fa3b292d-69e5-430b-a3e8-4a590ad1742c.jpgNobody expected that the days of K Street lobbyists writing legislation would end with Democratic control of Congress, but it's hard to know what the extent of the damage is with regard the new trade bill because the details of the bill are an inexplicable secret. 

David Sirota has been doing a series of posts (I, II) about this "deal" on a package of trade agreements, and although it's difficult to read the tea leaves, they don't portend well.  The press conference to announce the deal was hosted by the New Democrats (as Sirota notes, this is "the group of Democrats that have historically supported lobbyist-written trade pacts and that was instrumental in passing the credit card-industry-written bankruptcy bill.  No progressive Democrats appear at the press conference.")  Not exactly a sparkling pedigree.

NYT:

Despite the endorsement of Rangel and Pelosi, many Democrats say that half or more of the Democrats in Congress may vote against the deal. But the agreement is expected to pass with strong backing among Republicans, whose leaders will urge them to vote with President George W. Bush on the matter.

So a minority of regressive Democrats will join with the GOP to pass a trade bill Bush loves and the public knows little about.  Why is my Spidy sense tingling and telling me that I'm just not going to like this?

AP:

[A] half-dozen House Democrats with strong labor ties, watching the news conference from the back of the room, later expressed strong dissatisfaction with the process.

"The strongest voices for workers and the environment were not included" in the negotiations and were not informed of the deal, said Rep. Marcy Kaptur, D-Ohio.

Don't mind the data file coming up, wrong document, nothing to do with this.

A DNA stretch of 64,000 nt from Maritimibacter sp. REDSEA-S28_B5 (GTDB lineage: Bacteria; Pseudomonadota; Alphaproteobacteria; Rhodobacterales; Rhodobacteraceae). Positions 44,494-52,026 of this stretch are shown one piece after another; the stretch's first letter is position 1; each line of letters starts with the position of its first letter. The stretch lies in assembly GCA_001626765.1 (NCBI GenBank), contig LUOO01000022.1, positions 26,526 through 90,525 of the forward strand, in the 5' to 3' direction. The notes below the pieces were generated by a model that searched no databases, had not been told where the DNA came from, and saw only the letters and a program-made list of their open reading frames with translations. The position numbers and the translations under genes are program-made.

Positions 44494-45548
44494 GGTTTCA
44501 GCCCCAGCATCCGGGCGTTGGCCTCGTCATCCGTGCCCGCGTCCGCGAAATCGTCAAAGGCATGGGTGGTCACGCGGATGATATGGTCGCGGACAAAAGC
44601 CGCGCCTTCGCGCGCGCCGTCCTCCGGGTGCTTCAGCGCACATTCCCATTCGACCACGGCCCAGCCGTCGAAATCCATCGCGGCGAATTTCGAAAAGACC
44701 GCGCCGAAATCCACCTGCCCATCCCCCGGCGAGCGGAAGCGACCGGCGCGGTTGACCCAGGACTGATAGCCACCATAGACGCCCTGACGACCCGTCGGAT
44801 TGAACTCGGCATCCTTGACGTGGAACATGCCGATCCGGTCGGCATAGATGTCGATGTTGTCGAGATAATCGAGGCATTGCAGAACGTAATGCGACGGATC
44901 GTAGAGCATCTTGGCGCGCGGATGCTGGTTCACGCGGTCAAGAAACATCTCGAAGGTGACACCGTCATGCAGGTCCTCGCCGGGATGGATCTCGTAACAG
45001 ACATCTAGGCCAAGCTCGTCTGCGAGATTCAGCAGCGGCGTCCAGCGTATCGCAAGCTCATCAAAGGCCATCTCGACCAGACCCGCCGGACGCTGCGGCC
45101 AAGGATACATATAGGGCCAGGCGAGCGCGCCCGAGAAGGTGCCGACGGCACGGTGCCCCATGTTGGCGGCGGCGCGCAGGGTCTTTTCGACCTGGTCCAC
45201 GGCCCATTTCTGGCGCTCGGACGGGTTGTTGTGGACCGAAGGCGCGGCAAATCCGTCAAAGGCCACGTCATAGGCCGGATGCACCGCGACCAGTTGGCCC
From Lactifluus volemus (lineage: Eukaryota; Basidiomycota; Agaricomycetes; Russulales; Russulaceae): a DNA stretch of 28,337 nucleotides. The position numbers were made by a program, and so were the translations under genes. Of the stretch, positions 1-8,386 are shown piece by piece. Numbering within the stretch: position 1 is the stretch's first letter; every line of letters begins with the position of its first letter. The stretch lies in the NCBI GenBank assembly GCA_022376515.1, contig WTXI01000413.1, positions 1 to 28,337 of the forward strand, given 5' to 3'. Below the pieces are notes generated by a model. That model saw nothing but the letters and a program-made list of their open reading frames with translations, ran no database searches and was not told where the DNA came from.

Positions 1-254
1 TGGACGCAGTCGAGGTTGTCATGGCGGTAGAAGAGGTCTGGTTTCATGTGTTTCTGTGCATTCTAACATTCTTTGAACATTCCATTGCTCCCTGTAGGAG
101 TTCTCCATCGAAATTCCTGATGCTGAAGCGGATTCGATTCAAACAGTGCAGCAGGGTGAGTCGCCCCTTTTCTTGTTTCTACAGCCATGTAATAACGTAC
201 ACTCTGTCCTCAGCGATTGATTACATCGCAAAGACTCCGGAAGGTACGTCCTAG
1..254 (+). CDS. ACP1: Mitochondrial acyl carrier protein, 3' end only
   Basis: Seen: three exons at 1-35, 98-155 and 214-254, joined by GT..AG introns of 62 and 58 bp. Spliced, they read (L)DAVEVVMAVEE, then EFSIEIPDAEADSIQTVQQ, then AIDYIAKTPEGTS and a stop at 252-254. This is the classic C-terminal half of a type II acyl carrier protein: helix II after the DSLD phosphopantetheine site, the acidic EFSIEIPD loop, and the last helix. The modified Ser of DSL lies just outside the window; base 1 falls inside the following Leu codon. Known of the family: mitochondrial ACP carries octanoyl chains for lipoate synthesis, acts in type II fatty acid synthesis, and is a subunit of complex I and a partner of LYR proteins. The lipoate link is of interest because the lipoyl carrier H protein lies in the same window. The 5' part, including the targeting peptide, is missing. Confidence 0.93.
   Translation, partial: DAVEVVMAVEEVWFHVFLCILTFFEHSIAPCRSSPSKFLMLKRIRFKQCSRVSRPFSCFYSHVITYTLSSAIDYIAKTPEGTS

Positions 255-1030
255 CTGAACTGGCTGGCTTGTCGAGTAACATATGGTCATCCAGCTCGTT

"I'm very disappointed that Speaker Pelosi held a press conference before meeting with the caucus," said Rep. Michael Michaud, D-Maine. "In a democratic process Democrats ought to

The DLC loves it.  Business groups love it. Which raises the question — how do they know the details when members of Congress like Kaptur and Michaud do not?

The AFL-CIO is "concerned that the agreement fails to adequately address issues related to the outsourcing of U.S. jobs and the ability of foreign corporations to challenge U.S. laws, among others."  The Steelworkers are angry they weren't briefed and like the AFL-CIO are withholding judgment.  Teamsters President Jim Hoffa is worried that the deal sells out American workers:

I am baffled as to why there is such eagerness to give this president—who is unwilling to enforce current labor and trade laws—a victory by continuing to pass more NAFTA/CAFTA-like trade models that send good-paying jobs overseas.

Stoller is concerned because the process is extremely fishy:

This is extremely problematic and dishonest of the people negotiating and announcing the details.  Pelosi, Rangel, Baucus, Bush, and the New Democrats knew that they could generate a huge raft of headlines on the trade deal without actually revealing the meat of the deal, so they did so.  This is pretty much how the war in Iraq was sold, how the Bankruptcy bill was sold, and  how NAFTA was sold. 

You can send out an email via Public Citizen to your Representative and both of your Senators saying that the aroma being given off by this plan is somewhat fetid.  Democrats did not take Congress in 2006 by promising to be a new generation of K-Street beneficiaries who further enable George Bush to ransack the rights of workers, and perhaps this is one of those instances when they need to be reminded of that.